palestinian diary


More than one and a half million Palestinians live in Israel, not in the West Bank and Gaza, but in Israel itself, in the Galilee in the north, the Triangle in the centre and the Naqab (Negev) in the south. After the wiping out of Palestine in 1948, about 15 per cent of the Palestinian population remained in the new state of Israel. On the surface, we are far more privileged than our brethren in the West Bank and Gaza; having Israeli citizenship and a passport means that we can vote, we have access to good education, public healthcare and social benefits, and we can travel easily, although we can’t visit some Arab countries. We don’t live in an occupied zone surrounded by checkpoints, with the constant threat of clashes, Israeli army incursions and settler violence. We are free to study almost anything we choose, in a country with a large job market. But this is a façade behind which is a system of rampant structural and institutional discrimination. As Palestinians, we spend every minute of our lives paying for the fact that we are not Jewish.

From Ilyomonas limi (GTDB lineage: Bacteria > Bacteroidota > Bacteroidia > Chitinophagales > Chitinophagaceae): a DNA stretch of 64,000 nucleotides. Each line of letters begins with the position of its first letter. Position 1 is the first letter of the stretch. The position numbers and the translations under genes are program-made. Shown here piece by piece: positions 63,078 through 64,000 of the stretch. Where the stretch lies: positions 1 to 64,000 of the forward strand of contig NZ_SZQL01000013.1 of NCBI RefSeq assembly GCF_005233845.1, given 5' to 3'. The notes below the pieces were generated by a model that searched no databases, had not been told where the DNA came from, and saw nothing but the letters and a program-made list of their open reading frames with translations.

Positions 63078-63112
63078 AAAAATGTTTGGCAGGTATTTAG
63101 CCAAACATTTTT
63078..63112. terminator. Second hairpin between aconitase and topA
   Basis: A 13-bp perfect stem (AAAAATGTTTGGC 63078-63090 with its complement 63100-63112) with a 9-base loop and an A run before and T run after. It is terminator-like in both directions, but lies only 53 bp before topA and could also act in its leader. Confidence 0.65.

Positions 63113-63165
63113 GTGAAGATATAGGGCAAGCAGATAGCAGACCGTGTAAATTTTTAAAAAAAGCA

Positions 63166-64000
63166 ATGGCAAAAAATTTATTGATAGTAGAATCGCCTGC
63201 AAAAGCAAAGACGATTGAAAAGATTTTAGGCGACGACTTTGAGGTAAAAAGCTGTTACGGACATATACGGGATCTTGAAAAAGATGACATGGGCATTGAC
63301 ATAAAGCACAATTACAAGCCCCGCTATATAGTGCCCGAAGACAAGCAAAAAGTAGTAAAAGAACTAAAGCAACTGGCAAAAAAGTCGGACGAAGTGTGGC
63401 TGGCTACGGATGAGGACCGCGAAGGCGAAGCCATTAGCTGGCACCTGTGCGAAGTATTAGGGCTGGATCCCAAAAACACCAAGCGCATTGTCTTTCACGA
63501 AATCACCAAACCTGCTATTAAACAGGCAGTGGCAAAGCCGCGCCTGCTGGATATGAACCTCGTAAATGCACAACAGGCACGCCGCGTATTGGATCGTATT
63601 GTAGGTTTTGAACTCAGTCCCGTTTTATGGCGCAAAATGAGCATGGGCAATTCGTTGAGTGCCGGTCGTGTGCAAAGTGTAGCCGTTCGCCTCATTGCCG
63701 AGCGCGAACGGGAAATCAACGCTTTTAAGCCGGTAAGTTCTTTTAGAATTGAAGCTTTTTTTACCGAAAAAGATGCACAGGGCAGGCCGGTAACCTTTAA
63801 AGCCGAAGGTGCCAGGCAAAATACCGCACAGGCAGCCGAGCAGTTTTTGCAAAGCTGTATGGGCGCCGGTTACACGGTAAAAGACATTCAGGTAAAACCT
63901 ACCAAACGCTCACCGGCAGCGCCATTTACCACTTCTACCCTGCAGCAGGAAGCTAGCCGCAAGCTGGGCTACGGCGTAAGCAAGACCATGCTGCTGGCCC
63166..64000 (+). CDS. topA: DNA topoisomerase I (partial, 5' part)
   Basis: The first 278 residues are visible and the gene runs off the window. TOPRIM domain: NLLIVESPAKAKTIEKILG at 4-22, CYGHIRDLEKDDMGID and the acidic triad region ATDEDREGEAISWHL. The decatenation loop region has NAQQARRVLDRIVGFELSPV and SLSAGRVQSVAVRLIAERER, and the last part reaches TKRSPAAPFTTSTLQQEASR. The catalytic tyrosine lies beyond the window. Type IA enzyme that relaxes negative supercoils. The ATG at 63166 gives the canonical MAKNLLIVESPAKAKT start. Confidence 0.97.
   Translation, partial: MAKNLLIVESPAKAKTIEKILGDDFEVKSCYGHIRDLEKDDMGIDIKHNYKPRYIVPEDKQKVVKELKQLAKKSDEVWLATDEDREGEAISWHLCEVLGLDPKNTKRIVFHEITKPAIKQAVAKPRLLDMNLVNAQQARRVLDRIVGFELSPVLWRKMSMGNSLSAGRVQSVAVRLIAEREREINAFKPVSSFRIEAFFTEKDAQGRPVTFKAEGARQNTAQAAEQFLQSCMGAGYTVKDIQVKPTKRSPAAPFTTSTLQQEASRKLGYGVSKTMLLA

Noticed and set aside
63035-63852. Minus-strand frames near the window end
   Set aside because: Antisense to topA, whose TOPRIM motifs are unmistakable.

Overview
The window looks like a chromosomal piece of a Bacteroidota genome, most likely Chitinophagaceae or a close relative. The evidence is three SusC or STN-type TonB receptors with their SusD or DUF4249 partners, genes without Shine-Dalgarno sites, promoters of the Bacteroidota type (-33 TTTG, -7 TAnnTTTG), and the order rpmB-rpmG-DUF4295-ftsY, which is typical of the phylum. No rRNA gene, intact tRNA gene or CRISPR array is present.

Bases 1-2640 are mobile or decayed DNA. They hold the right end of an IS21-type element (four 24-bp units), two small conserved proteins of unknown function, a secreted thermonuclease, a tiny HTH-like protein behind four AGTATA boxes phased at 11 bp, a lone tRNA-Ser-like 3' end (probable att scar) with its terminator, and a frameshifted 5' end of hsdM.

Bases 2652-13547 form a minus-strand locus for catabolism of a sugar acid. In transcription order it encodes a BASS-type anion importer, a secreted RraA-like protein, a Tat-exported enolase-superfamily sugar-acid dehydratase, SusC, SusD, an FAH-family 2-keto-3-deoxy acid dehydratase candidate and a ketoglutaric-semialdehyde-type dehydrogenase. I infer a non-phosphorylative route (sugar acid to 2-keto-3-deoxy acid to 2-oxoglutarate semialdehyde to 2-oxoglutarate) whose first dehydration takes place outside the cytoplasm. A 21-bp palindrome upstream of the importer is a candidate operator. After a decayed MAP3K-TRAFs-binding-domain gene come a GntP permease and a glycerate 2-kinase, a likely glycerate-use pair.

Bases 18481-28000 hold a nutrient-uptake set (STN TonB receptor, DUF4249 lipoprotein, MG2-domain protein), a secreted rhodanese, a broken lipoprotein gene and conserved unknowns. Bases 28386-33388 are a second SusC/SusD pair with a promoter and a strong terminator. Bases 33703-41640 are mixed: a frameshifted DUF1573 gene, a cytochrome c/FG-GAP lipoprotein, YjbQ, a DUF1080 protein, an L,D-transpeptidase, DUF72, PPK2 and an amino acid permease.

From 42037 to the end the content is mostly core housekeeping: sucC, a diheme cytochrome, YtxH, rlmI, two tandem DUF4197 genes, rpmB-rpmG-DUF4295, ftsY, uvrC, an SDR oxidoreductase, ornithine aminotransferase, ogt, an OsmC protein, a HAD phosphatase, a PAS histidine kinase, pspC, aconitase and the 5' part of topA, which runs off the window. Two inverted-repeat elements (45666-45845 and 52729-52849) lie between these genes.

When I lived in my family’s village of Fassouta, in the Galilee, I was reminded every morning as I drove to work of my people’s dispossession. First, I had to drive through the remains of Suhmata and Dayr El-Qasi, two Palestinian villages that were destroyed in 1948. All that remains of Suhmata is a mass of shrubs and some stones that survived the Israeli bulldozers when they ploughed the village into the ground. In the miracle of Israel’s creation, Dayr El-Qasi was turned into Elqosh, a Jewish village, some of whose residents live in houses that were not destroyed in 1948, perhaps because they appreciate the Arab architecture. The Palestinians of Dayr El-Qasi and their descendants have lived in refugee camps in Lebanon ever since.

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